Reading Recommendations for Deadpool
We at Quirk Books care about Deadpool's literary tastes. He might not be the most self-centered but he does like to see himself in what he reads. Off-center moral compass? Dancing along the fourth wall? Brilliant, meta, snarky, and never boring? That sounds about right.
If you’re feeling a little irreverent, a little violent, and just keep expecting life to keep kicking your ass, you might need some Deadpool distraction. His top seven reads right now…
Snow Crash, by Neal Stephenson
We’ve got Hiro Protagonist, pizza delivery man and hacker extraordinaire; Y.T., badass skater girl: and Raven, who is always literally on the verge of going nuclear. Plus language as code, a totally conceivable dystopian future where capitalism is the new religion, and sword fights. Why hasn't Deadpool already picked this for book club already?
Survivor, by Chuck Palanhuik
After one slightly off-his-rocker member of a death cult survives their mass suicide, Tender Branson turns into a celebrity overnight. Insightful yet unworldly, Tender meets a femme-fatale-slash-psychic and the two team up to make Tender the messiah of a new religion. It does not go as planned.
Mr. Fox, by Helen Oyeyemi
The brilliant novelist Mr. Fox has some unfortunate misogynistic tendencies in his writing. Like killing all of his female characters. The first woman he created, Mary Foxe, is not thrilled about this turn of events. She’s had enough, and arrives to haunt her author and his wife.
VALIS, by Philip K. Dick
Philip K. Dick is struck by a beam of pink light that just happens to transmit information to him from a group of wise aliens regarding life, the world, and the next baby Jesus. Naturally he also has long conversations with another of his multiple personalities, is paranoid that he’s being watched by the Feds, and becomes certain that the fictional film, Valis, illustrates how the world would have gone to hell if Nixon had remained president.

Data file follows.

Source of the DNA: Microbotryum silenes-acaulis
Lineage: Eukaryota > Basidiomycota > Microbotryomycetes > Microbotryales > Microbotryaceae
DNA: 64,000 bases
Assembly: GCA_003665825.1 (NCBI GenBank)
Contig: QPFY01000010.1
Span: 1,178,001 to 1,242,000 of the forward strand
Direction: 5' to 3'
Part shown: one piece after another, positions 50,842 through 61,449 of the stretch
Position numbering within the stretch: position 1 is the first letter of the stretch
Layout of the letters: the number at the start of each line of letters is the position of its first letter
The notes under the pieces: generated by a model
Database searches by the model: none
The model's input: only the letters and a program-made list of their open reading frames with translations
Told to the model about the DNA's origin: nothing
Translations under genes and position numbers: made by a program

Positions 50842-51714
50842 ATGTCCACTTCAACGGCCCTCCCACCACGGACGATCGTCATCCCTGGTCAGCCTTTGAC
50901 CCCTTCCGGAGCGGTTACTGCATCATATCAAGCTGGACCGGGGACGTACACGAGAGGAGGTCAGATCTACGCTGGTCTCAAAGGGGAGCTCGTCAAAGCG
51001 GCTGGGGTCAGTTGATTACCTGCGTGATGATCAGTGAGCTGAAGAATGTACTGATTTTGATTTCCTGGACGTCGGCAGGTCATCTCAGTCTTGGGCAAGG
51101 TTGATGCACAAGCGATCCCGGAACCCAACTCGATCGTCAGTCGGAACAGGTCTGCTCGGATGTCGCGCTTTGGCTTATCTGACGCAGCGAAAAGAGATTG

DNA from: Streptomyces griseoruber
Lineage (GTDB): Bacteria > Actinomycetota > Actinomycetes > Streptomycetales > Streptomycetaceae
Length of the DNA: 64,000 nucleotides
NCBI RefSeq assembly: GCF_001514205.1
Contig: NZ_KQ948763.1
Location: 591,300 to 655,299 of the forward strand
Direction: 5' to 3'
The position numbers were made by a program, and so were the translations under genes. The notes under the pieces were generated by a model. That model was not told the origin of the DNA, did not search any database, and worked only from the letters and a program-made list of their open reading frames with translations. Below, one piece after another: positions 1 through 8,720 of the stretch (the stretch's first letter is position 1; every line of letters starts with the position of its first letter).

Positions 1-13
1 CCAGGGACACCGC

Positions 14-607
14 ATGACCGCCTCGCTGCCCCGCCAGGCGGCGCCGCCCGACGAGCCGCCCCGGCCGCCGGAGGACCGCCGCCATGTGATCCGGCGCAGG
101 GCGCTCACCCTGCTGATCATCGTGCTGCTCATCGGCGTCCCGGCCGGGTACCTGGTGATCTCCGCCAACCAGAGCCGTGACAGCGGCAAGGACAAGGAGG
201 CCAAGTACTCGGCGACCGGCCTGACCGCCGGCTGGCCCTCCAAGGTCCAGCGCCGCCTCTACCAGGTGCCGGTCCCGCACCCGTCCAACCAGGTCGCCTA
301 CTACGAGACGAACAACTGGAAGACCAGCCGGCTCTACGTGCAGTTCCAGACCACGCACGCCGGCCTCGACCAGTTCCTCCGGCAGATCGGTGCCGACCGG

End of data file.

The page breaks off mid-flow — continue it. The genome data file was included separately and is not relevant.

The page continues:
Redshirts, by John Scalzi
A lowly ensign on a spaceship exploring the universe notices that, well, at least one of his fellow crew members dies on every mission. Yet the captain and lieutenant, constantly on the brink of death themselves, always make it out of each mission safely.
It’s about redshirts, guys. That’s the book. Self aware redshirts.
I Am the Messenger, by Markus Zusak
After foiling a bank robbery, a taxi driver is sent mysterious cards instructing him to do specific good deeds. He didn’t mean to be a hero, and he doesn’t have some grand plan. But he is the guy who’s there, and so these tasks fall on him.
Other People’s Heroes, by Blake M. Petit
Comic book heroes are joined by one of their biggest fans, who is familiar with all the tropes and still can somehow be naïve about his heroes’ morality.
So get your milk money, go watch Deadpool on the big screen. In the meantime, crack open a book and don’t mind him too much. He’ll probably be reading over your shoulder. And yes, he totally endorses this message.
Maia Brown-Jackson is a recovering English major and recent transplant to Philadelphia. She tutors high school students when she’s not busy imagining life as a space pirate or internationally renowned detective. While drinking too much coffee and eating too much sugar, she’s mostly alive and learning Tumblr (http://laceandparkour.tumblr.com/) and Instagram (instagram.com/forsakendarling/).